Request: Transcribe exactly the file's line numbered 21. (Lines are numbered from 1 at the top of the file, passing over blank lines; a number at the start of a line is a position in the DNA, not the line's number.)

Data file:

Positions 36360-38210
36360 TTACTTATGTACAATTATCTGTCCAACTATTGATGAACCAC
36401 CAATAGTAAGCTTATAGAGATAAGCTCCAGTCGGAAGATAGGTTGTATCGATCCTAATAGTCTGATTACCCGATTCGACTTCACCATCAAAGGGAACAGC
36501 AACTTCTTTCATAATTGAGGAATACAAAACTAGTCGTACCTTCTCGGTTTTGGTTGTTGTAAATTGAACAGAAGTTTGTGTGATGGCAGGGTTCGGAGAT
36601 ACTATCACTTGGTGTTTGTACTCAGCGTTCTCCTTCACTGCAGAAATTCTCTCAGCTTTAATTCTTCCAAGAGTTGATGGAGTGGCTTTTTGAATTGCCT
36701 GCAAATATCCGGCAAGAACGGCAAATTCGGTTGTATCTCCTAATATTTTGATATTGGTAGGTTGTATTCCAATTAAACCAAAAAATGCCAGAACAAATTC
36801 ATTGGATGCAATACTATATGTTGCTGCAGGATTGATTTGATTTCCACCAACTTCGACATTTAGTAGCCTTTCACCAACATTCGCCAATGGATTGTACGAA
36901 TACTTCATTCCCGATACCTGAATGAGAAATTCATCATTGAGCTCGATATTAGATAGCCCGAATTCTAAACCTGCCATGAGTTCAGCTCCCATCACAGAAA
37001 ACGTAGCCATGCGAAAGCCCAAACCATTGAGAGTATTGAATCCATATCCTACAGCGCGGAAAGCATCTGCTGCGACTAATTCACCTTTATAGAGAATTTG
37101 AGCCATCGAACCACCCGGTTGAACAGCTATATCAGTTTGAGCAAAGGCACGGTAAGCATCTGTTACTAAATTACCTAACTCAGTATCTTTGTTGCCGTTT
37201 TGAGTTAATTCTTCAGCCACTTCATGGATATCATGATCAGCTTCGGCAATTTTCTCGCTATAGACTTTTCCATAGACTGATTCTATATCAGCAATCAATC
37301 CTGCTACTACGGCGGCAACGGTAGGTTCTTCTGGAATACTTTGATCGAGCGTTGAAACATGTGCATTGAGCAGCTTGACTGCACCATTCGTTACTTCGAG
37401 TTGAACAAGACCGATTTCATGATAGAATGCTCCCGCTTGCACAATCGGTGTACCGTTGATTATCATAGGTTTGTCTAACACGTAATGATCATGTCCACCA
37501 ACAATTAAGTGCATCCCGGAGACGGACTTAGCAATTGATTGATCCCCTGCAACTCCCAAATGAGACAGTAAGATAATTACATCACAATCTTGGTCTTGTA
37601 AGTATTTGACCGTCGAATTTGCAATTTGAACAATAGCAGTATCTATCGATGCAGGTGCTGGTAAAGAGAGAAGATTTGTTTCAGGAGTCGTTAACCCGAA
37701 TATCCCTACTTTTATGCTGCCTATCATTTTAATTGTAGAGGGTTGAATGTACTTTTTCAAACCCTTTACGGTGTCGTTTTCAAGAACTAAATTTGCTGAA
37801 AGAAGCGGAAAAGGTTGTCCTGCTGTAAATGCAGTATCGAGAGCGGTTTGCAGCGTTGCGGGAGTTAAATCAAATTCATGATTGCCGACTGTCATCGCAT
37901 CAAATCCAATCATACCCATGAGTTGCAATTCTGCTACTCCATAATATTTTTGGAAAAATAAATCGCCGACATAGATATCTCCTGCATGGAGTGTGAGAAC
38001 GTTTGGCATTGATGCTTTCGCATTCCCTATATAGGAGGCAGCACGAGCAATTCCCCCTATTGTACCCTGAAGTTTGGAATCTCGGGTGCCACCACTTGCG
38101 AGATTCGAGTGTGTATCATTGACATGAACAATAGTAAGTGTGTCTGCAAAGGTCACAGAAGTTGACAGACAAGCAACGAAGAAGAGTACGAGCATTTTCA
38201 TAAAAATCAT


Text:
38201 TAAAAATCAT